Ayub Khan's martial law regime, critics observed, was a form
of "representational dictatorship," but the new political system,
introduced in 1959 as "Basic Democracy," was an apt expression
of what Ayub Khan called the particular "genius" of Pakistan.
In 1962 a new constitution was promulgated as a product of that
indirect elective system. Ayub Khan did not believe that a sophisticated
parliamentary democracy was suitable for Pakistan. Instead, the
Basic Democracies, as the individual administrative units were
called, were intended to initiate and educate a largely illiterate
population in the working of government by giving them limited
representation and associating them with decision making at a
"level commensurate with their ability." Basic Democracies were
concerned with no more than local government and rural development.
They were meant to provide a two-way channel of communication
between the Ayub Khan regime and the common people and allow social
change to move slowly.
The Basic Democracies system set up five tiers of institutions.
The lowest but most important tier was composed of union councils,
one each for groups of villages having an approximate total population
of 10,000. Each union council comprised ten directly elected members
and five appointed members, all called Basic Democrats. Union
councils were responsible for local agricultural and community
development and for rural law and order maintenance; they were
empowered to impose local taxes for local projects. These powers,
however, were more than balanced at the local level by the fact
that the controlling authority for the union councils was the
deputy commissioner, whose high status and traditionally paternalistic
attitudes often elicited obedient cooperation rather than demands.
The next tier consisted of the tehsil (subdistrict)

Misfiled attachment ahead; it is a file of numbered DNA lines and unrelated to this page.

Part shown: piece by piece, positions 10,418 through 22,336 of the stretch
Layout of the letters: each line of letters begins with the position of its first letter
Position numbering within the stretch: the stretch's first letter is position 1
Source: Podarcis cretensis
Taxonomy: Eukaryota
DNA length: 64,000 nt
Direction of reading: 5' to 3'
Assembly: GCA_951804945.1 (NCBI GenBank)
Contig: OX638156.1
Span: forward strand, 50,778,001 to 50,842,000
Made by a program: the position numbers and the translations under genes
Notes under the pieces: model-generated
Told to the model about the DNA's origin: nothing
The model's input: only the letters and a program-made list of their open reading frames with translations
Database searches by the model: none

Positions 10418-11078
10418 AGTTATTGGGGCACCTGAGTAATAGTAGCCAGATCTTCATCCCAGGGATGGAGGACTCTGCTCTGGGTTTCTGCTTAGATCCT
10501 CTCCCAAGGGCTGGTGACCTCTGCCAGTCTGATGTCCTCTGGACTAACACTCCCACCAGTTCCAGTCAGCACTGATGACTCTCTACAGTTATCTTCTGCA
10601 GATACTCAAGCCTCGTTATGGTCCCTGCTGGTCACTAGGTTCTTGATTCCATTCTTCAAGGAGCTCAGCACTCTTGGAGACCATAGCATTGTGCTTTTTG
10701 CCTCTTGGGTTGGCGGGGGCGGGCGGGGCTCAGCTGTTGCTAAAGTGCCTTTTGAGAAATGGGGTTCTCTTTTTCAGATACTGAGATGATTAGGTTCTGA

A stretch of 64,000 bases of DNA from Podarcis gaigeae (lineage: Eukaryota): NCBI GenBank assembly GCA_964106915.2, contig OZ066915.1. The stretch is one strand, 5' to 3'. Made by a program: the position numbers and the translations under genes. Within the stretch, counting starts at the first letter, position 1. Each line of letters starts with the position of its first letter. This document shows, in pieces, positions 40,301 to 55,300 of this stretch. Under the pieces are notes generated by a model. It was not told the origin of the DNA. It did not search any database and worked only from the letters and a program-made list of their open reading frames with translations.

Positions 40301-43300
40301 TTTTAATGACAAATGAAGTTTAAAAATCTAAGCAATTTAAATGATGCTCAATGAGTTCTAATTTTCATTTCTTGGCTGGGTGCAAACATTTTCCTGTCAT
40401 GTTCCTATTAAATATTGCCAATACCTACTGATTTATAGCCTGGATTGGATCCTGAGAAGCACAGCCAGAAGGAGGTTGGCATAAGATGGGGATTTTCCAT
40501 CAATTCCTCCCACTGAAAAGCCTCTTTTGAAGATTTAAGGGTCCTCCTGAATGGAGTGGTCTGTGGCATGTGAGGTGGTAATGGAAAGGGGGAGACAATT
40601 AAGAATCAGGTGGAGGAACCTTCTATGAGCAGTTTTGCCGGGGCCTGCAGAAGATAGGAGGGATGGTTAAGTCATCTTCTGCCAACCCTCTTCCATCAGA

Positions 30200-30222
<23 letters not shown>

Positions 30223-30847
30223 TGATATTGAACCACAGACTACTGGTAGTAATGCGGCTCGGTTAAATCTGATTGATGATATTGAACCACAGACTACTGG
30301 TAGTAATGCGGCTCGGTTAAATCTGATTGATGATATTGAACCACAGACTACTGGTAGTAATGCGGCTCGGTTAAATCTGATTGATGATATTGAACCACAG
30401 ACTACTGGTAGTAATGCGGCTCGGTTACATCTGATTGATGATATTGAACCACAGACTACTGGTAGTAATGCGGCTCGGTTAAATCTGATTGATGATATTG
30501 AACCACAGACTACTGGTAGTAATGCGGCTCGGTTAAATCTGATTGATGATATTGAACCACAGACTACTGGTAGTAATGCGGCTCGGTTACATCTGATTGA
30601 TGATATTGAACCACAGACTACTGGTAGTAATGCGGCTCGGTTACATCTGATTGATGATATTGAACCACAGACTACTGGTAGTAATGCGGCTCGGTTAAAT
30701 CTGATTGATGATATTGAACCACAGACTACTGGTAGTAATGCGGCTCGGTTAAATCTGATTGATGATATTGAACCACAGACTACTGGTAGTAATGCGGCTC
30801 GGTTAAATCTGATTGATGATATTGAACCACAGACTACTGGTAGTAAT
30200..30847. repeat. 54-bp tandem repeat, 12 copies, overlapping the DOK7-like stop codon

councils, which performed coordination functions. Above them,
the district (zilla) councils, chaired by the deputy
commissioners, were composed of nominated official and nonofficial
members, including the chairmen of union councils. The district
councils were assigned both compulsory and optional functions
pertaining to education, sanitation, local culture, and social
welfare. Above them, the divisional advisory councils coordinated
the activities with representatives of government departments.
The highest tier consisted of one development advisory council
for each province, chaired by the governor and appointed by the
president. The urban areas had a similar arrangement, under which
the smaller union councils were grouped together into municipal
committees to perform similar duties. In 1960 the elected members
of the union councils voted to confirm Ayub Khan's presidency,
and under the 1962 constitution they formed an electoral college
to elect the president, the National Assembly, and the provincial
The system of Basic Democracies did not have time to take root
or to fulfill Ayub Khan's intentions before he and the system
fell in 1969. Whether or not a new class of political leaders
equipped with some administrative experience could have emerged
to replace those trained in British constitutional law was never
discovered. And the system did not provide for the mobilization
of the rural population around institutions of national integration.
Its emphasis was on economic development and social welfare alone.
The authority of the civil service was augmented in the Basic
Democracies, and the power of the landlords and the big industrialists
in the West Wing went unchallenged.
Data as of April 1994